Today the residents of the Marshalllaan in Kanaleneiland campaigned against their eviction. The apartments of housing corporation Portaal are scheduled to be demolished in a few years, but a selected group of residents have already been forced to leave their accommodation. Portaal is planning to convert their house into temporary housing. The residents do not agree with this and therefore have an action committee Marshall plan established.
The temporary tenants on Marshalllaan will have to make way for residents from Kanaleneiland Zuid, who will be given a temporary home during the renovation of their own home. The residents of Marshalllaan have received both verbal and written assurances from Portaal that they could continue to live in their flat until the actual demolition. “You can see a demolition coming well in advance, not this one,” said Marlise Trouwborst of the action committee. “We have dared to build a life here and are all involved in making the neighborhood liveable in our own way. That makes the expansion extra sour.”
The residents have no intention of leaving. Signatures were previously offered to the municipality of Utrecht and Portaal. Marlise: “More actions are planned. Portaal must come up with a solution that is good for both the residents of Kanaleneiland Zuid and Marshalllaan. Until then, we will continue.”
The BPW supports these tenants in the fight for their housing and calls on all precarious tenants to show solidarity. “It is a pity that Portaal does not pick up the ball and listens to its tenants, that is not in the spirit of a housing corporation. People are not moving animals! In this way, all kinds of unnecessary moving movements are made. Corporations should simply start doing what they were founded for, which is to provide sufficient stable and affordable housing. Increasing construction production is crucial in this regard. Unfortunately, these ambitions, among other things due to the financial squeeze of corproations by the national government, are becoming less and less real”.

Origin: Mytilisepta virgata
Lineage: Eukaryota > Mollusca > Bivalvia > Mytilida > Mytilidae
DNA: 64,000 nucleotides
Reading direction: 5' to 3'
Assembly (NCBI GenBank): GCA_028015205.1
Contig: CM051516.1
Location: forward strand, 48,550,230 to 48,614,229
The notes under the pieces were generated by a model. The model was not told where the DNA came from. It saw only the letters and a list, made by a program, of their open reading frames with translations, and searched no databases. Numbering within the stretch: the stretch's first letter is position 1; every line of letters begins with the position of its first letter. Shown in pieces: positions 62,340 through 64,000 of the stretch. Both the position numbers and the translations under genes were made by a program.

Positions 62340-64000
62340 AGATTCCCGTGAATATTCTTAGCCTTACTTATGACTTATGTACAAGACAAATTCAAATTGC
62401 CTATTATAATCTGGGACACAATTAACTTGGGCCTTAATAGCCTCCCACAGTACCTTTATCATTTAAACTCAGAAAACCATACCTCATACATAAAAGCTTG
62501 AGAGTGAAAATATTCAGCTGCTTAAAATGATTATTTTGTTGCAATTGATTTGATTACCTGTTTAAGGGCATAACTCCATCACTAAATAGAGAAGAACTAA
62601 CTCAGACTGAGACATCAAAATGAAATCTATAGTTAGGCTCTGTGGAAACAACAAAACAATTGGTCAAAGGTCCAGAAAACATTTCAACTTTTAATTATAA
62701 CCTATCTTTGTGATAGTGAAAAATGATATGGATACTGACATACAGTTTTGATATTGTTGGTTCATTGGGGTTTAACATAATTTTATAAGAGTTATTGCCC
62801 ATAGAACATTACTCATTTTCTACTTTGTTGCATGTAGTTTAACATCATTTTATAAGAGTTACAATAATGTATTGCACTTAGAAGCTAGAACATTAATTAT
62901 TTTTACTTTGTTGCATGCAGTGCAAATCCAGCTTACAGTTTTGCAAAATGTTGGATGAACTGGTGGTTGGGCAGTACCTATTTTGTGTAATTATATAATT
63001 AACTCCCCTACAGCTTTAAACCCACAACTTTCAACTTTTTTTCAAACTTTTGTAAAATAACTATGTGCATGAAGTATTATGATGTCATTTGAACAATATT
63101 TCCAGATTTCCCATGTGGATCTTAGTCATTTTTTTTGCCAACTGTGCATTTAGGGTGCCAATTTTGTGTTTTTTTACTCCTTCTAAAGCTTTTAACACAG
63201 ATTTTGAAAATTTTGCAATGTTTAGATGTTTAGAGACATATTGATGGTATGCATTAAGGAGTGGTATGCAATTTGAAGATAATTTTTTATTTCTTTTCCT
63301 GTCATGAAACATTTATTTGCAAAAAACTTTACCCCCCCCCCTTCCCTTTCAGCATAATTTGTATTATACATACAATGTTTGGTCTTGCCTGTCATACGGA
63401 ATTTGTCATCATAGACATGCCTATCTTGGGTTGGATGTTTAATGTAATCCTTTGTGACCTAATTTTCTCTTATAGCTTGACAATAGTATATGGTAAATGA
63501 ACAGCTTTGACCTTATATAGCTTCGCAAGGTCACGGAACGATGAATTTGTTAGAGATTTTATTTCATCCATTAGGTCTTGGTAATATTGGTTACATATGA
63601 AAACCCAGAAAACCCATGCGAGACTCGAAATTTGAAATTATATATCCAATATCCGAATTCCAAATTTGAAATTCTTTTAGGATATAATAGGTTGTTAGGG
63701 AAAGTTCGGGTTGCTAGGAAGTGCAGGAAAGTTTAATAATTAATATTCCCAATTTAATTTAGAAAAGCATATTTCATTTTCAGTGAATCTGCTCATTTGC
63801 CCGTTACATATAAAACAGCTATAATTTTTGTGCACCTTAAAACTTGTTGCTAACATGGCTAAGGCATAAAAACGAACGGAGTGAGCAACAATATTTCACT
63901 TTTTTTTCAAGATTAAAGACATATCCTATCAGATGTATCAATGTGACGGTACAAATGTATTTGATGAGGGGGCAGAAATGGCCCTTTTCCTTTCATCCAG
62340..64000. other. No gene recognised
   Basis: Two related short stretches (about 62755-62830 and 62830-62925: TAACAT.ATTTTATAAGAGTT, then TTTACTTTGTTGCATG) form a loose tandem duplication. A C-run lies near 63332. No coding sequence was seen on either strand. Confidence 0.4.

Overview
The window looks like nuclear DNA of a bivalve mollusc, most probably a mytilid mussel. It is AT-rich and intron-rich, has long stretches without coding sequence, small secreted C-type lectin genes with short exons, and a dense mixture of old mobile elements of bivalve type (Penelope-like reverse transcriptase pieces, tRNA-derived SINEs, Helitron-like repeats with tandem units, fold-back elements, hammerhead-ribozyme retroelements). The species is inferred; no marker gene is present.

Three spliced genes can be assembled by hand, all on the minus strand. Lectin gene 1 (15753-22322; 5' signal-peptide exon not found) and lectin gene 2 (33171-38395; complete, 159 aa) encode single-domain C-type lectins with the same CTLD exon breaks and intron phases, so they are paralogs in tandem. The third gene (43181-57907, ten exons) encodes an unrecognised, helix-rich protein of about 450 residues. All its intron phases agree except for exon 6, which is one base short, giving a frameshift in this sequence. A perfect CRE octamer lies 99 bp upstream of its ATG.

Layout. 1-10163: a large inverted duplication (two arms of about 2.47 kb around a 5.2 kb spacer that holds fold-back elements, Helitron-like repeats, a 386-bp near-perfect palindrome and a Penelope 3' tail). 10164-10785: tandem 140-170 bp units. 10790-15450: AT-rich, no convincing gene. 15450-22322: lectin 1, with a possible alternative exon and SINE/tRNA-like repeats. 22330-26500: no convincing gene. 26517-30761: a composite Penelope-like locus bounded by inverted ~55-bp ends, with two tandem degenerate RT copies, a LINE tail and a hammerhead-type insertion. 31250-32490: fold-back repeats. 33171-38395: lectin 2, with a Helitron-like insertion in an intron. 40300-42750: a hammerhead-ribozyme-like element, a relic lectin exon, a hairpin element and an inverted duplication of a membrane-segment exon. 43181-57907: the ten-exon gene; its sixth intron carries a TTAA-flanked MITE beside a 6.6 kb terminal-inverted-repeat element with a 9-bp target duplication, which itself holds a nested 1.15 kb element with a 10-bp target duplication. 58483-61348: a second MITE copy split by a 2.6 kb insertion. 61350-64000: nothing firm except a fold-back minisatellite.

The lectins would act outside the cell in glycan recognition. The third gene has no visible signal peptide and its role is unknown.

Political policy of flexibility.
In addition to the increasingly advancing and politically advocated flexibilization of labor, a colony of disenfranchised and precarious people is now also emerging in the area of housing, who find themselves housed in a jungle of flexible contracts. The resulting poverty and insecurity is therefore a direct result of the increasing flexibility of our housing, living and employment rights. It is therefore a worrying development that housing corporations in this context all kinds of rent protection rules kick their ass. Of course there are also beneficiaries of the uncertainty of this growing group of precarious people. The company is not for nothing Wolf Housing Group that this flex construction allows one of the van fastest growing companies (page 56) thanks in part to the exorbitant rents paid for these temporary contracts getting paid.
If property owners are not or are no longer allowed to rent out temporarily because the planned demolition or renovation plans are (temporarily) canceled, then sitting tenants should be offered a regular lease. It is up to the municipality to take a critical look at this when granting permits for temporary rental. It is her duty to protect and preserve these inhabitants of the city as well.”